Thursday, September 28, 2006
My checklist to assess students has got the following items...
1. Social skills
Shows interest and enthusiasm
Checks for understanding
Positive about group work
Willing to help other
Contributes with ideas
2. Work habits
Completes work on time
Uses time in class wisely
Strives for quality work
Asks for help appropriately
Participates in class
Follows class/school rules
Uses classroom language
Deduces meaning by context
Follows T’s instructions
Understands oral messages
Follows written instructions
Copies words correctly
Writes words correctly
Produces sentences following examples
The assessment should be formative in order to create motivation. It has to be a positive incentive. Evaluate must be a recognition of progress.
The assessment should be contextualised, natural and on a daily basis. it's not necessary to prepare specific instruments to evaluate. Teacher can use routines or the usual procedures to evaluate.(NO TESTS)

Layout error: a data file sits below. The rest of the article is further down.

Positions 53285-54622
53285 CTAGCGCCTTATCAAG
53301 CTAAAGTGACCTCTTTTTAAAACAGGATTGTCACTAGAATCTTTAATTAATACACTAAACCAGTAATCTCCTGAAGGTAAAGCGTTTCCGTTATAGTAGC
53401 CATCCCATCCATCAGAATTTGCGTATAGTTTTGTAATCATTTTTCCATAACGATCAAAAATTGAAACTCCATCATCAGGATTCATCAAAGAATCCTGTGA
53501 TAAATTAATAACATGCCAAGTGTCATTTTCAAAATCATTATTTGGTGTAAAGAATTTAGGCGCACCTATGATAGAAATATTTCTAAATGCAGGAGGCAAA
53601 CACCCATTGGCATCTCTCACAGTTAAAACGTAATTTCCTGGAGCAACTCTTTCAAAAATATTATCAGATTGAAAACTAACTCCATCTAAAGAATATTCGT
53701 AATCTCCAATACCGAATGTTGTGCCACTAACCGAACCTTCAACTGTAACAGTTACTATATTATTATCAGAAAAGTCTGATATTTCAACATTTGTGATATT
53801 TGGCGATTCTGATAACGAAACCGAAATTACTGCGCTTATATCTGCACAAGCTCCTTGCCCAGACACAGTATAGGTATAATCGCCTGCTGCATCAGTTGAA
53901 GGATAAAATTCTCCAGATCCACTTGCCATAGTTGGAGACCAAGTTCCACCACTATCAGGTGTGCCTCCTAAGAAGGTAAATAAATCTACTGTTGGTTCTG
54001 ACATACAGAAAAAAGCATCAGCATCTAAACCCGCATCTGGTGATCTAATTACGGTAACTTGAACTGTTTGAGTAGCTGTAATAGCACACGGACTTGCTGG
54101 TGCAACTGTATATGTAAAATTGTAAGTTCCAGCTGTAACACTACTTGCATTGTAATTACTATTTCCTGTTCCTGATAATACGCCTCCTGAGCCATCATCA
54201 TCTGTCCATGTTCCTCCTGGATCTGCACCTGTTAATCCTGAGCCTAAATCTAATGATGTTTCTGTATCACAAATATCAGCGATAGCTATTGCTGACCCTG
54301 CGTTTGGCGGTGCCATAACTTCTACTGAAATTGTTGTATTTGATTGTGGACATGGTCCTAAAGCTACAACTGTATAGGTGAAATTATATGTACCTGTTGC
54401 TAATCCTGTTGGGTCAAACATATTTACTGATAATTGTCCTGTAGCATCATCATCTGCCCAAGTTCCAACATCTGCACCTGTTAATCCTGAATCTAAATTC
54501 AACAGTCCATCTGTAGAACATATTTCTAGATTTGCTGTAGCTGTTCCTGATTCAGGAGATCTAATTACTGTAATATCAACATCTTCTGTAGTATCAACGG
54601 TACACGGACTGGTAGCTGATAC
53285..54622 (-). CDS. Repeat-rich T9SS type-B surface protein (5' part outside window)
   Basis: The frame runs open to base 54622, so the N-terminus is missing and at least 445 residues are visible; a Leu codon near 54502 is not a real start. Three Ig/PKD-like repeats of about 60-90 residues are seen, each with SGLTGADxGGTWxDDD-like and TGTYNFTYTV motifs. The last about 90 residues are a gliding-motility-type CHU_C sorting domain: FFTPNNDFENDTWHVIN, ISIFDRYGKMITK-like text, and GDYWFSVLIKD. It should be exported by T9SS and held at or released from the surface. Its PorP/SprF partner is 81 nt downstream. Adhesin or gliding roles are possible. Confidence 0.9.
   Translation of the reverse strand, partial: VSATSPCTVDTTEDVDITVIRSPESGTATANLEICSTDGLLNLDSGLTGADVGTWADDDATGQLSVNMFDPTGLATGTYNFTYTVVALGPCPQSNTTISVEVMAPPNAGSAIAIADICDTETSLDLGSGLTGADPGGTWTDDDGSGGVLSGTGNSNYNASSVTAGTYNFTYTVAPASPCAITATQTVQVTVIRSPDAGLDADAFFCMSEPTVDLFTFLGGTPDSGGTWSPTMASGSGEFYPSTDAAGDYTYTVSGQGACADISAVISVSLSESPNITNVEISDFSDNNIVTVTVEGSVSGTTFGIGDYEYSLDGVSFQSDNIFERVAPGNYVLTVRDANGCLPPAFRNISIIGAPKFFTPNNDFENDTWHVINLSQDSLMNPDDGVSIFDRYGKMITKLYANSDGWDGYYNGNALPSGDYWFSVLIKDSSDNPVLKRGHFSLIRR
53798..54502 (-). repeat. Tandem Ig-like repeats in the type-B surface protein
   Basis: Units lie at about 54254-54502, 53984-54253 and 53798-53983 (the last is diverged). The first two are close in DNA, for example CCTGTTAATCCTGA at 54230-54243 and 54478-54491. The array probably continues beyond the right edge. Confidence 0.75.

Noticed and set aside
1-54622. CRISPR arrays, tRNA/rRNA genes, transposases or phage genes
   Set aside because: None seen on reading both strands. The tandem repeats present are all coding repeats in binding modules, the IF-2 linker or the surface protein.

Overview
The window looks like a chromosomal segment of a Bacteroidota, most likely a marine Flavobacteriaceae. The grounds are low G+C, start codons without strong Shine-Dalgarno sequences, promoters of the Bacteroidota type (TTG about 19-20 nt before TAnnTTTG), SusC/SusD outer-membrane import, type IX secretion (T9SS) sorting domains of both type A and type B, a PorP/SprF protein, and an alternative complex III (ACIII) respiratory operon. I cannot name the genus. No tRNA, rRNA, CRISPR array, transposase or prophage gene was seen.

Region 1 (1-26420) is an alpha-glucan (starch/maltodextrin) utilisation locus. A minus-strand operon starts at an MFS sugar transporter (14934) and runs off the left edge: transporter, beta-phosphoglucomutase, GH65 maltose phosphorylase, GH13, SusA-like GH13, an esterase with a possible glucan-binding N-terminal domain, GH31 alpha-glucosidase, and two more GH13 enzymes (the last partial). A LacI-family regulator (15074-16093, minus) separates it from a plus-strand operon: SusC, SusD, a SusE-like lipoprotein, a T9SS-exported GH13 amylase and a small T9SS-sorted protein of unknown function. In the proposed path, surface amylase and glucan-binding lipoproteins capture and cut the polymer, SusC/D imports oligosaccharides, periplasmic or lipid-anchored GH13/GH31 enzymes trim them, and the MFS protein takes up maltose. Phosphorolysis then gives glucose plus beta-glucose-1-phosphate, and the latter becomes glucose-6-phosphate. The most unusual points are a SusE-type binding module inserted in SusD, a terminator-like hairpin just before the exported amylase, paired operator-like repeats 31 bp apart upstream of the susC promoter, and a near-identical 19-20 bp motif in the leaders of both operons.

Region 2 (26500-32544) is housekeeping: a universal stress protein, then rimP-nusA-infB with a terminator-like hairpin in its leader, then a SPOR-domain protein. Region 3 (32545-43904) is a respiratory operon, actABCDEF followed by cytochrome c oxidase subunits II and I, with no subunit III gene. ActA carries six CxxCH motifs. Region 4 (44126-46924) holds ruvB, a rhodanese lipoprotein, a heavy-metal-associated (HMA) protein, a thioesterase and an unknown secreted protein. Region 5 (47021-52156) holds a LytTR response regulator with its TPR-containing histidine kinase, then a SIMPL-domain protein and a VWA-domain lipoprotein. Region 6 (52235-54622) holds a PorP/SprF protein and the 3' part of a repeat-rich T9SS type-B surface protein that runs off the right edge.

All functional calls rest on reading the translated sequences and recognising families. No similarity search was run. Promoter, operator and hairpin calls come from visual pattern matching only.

Teacher chooses 3/4 students per class and concentrates himself in those students.
Besides this checklist made by the teacher, students should also do their self evaluation.
I will always remember the horror of receiving my chemistry result when I was thirteen years old. I knew it wasn't going to be high, but to come bottom of the class was very upsetting. It was all made worse by the fact that the chemistry teacher read the results to the whole class, from first to last place. My humiliation was complete. Students can have very negative reactions towards tests and it's no surprise when they too may have had experiences like this.
Why testing doesn't workThere are many arguments against using tests as a form of assessment: